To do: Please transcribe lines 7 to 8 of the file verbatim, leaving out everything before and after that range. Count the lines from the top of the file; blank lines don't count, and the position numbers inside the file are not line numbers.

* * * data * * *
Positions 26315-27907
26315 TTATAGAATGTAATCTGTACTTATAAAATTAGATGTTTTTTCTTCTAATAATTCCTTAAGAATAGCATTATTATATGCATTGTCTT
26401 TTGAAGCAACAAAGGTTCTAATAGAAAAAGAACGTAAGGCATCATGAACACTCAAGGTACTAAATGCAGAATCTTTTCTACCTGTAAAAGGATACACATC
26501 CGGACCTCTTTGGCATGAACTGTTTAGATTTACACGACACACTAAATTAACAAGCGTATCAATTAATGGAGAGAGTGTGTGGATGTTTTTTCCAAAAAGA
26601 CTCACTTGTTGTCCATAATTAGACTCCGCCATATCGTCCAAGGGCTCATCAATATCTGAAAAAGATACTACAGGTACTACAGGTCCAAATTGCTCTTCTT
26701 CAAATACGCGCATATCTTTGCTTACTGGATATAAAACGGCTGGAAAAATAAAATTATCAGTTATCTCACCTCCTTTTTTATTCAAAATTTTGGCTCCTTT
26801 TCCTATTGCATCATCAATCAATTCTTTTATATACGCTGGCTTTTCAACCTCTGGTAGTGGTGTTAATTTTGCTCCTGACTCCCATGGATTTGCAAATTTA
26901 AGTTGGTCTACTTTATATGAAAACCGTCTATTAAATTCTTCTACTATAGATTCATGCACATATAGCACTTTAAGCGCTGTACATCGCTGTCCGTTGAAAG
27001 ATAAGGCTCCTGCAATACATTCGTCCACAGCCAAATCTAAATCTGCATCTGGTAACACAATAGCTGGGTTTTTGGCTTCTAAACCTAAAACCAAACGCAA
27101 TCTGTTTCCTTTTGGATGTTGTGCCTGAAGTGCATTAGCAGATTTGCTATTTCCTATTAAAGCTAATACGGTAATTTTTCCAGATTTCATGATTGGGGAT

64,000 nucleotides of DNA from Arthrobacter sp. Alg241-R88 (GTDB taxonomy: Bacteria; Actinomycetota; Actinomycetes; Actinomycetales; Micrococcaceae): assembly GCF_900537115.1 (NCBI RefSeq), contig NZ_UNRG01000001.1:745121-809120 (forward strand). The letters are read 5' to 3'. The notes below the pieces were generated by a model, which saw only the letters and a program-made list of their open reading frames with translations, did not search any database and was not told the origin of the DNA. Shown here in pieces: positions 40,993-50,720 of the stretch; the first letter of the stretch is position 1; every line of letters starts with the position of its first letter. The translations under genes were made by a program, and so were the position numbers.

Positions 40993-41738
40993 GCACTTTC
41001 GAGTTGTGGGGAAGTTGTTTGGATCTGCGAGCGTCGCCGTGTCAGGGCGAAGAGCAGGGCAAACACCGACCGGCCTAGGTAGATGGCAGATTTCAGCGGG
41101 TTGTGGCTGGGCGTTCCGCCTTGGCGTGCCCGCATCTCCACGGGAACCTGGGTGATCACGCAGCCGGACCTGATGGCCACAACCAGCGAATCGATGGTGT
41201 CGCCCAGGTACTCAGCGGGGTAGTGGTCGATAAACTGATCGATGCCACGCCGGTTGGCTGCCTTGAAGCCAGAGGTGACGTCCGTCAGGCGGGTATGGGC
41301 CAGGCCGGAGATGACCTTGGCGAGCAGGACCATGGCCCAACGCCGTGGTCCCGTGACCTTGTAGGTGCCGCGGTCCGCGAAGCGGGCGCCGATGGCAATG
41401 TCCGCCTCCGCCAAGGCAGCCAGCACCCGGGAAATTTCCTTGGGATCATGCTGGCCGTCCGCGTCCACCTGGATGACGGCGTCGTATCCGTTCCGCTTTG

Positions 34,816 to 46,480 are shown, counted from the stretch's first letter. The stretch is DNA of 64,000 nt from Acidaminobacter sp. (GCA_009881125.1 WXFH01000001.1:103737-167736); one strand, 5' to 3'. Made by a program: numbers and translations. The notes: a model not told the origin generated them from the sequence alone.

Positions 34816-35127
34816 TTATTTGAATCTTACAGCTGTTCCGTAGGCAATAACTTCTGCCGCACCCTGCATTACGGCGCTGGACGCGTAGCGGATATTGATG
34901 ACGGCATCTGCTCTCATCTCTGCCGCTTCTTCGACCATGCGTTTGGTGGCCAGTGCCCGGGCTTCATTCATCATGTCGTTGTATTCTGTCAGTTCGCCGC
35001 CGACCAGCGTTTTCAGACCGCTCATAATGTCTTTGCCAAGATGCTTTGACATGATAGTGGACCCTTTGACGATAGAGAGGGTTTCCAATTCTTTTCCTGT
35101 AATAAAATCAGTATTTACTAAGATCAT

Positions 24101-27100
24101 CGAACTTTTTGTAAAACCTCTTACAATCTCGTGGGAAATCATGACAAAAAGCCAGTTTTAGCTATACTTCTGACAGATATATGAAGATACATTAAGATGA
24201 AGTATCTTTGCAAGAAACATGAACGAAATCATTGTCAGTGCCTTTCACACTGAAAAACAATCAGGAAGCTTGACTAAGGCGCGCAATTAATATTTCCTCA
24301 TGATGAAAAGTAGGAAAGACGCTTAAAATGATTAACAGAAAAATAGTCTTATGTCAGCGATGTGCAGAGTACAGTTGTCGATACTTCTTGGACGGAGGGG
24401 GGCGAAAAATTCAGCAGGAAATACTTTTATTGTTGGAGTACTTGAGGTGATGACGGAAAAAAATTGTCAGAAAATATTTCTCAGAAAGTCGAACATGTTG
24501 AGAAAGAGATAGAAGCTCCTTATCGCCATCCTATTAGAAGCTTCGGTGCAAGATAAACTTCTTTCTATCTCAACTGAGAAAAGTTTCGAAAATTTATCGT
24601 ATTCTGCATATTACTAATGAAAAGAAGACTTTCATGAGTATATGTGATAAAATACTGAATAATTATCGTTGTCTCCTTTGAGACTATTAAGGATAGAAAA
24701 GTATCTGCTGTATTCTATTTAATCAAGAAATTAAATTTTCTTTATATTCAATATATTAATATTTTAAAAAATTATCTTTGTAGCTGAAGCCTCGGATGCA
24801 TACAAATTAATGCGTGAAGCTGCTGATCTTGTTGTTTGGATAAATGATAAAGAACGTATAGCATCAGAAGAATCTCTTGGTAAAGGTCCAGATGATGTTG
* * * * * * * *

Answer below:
26801 TCCTATTGCATCATCAATCAATTCTTTTATATACGCTGGCTTTTCAACCTCTGGTAGTGGTGTTAATTTTGCTCCTGACTCCCATGGATTTGCAAATTTA
26901 AGTTGGTCTACTTTATATGAAAACCGTCTATTAAATTCTTCTACTATAGATTCATGCACATATAGCACTTTAAGCGCTGTACATCGCTGTCCGTTGAAAG